When something unexpected happens and your family needs to evacuate your home, either by car or on foot, a proper 72-hour kit can provide everything you need to sustain yourself for up to three days. Many people tend to overburden their kits with food—forgetting that they are for survival, not gourmet dining.
Because 72-hour kits must be packaged in containers small enough to be carried, such as a backpack or plastic tote, it’s important to choose food that is both easy to carry and nourishing. Remember to include food items that you and your family will actually eat, and don’t underestimate the power of a few comfort foods to ease stress during what could be a difficult and traumatic time.
Here are five long-lasting, easy to carry foods essential to a lightweight 72-hour kit:
1. Beef jerky: Long-lasting and delicious, beef jerky is a survival kit staple. It has a long shelf life, doesn’t require cooking and is packed with flavor. As an added bonus, jerky contains high levels of protein and zinc. Jerky is also high in sodium, however, which can increase your thirst, so eat it sparingly.
2. Canned foods: Adding canned foods to your 72-hour emergency kit gives you a range of meal options, such as tuna, soup, stew, chili or pasta with sauce. Look for low sodium options with high nutritional value. Don’t forget to include a can opener. Some traditional canned foods are even available in vacuum-sealed pouches—so look for variations of tuna, stew and other ready to eat foods packaged this way for a lighter weight alternative.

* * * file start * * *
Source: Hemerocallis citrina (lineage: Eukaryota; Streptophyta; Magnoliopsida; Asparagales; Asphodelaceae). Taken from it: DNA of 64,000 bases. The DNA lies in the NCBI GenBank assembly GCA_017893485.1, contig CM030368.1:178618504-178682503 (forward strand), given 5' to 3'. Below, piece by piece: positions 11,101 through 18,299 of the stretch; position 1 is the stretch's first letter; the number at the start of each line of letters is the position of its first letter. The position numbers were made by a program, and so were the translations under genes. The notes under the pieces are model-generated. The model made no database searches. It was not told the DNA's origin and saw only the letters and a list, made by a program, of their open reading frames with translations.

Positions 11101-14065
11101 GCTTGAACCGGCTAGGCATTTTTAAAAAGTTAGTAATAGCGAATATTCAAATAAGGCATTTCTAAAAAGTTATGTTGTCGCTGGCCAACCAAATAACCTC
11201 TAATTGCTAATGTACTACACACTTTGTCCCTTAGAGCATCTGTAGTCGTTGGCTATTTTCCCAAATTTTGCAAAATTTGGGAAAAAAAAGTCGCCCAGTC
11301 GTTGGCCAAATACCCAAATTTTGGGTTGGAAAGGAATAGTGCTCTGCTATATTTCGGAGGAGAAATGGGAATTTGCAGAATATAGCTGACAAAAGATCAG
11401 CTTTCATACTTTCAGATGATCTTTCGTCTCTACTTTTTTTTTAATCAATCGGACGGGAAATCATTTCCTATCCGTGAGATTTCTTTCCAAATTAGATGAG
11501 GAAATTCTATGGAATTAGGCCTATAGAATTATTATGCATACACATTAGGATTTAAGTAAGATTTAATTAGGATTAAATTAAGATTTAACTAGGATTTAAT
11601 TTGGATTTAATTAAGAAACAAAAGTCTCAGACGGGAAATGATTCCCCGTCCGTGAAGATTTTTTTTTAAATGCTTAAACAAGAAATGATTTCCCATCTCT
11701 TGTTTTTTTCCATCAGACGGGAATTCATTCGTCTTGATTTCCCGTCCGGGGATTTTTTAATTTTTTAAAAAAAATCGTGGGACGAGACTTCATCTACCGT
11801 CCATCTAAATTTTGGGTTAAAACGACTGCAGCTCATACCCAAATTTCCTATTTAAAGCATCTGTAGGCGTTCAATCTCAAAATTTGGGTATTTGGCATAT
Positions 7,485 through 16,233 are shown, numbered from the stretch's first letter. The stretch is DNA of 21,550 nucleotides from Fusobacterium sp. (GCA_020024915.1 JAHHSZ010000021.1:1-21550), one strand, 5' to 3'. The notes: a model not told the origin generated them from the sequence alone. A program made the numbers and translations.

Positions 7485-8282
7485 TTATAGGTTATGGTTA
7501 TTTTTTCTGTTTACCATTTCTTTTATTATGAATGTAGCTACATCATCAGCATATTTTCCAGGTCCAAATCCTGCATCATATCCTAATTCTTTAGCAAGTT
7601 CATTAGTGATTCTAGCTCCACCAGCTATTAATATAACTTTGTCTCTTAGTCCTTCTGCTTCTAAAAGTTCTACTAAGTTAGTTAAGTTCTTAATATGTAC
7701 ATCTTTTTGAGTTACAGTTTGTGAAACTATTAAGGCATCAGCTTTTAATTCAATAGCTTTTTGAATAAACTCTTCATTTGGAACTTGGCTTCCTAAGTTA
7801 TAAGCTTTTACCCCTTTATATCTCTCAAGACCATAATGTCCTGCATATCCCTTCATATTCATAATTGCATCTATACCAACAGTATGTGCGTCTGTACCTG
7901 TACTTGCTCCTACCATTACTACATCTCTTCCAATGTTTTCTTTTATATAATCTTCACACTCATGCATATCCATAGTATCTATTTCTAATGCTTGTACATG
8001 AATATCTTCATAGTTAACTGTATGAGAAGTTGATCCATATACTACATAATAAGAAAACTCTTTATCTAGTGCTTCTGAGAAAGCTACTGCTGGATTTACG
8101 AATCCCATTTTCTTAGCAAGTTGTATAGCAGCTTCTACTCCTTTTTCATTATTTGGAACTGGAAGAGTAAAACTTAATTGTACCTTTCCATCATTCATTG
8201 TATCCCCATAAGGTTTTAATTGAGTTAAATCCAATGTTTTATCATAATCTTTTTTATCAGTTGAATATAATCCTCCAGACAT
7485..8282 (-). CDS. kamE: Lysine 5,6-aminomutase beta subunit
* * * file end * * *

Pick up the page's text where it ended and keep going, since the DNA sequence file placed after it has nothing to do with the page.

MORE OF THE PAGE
3. Energy bars: Whether you invest in high-calorie survival bars or the basic granola bars, these can give you a burst of energy when you need it most. Choose those bars with higher protein and calorie content and put in a range of flavors for variety, such as coconut, peanut butter or banana nut. Make sure the bars are individually wrapped for maximum storage advantage.
4. Trail mix: Buy commercial trail mixes or make your own, but the best blends for survival kits mix dried fruits (such as raisins or cranberries), sweets (small chocolate chips or candy-coated chocolate) and nuts (such as almonds or peanuts). Trail mix provides you with several nutrients and lots of calories in a salty-sweet blend of crunchy goodness. Portion out homemade blends into doubled-up, zippered plastic sandwich bags for easy portability.
5. Drink mixes: Gain extra physical and psychological advantages with a range of drink mixes. Ideas include packets of hot chocolate mix, cider mix, instant tea, fruit drink mix, powdered milk and breakfast shake powders. You’ll need to stay hydrated in an emergency situation, and these mixes can entice you to keep on drinking, plus provide much-needed calories.
Cycle through your 72-hour kit every six months to check that your food items haven’t expired and replenish where necessary. When an emergency occurs, you’ll be glad you prepared your 72-hour kit with all the items you’ll need to survive and thrive during the next few days.
Source : http://www.shtfblog.com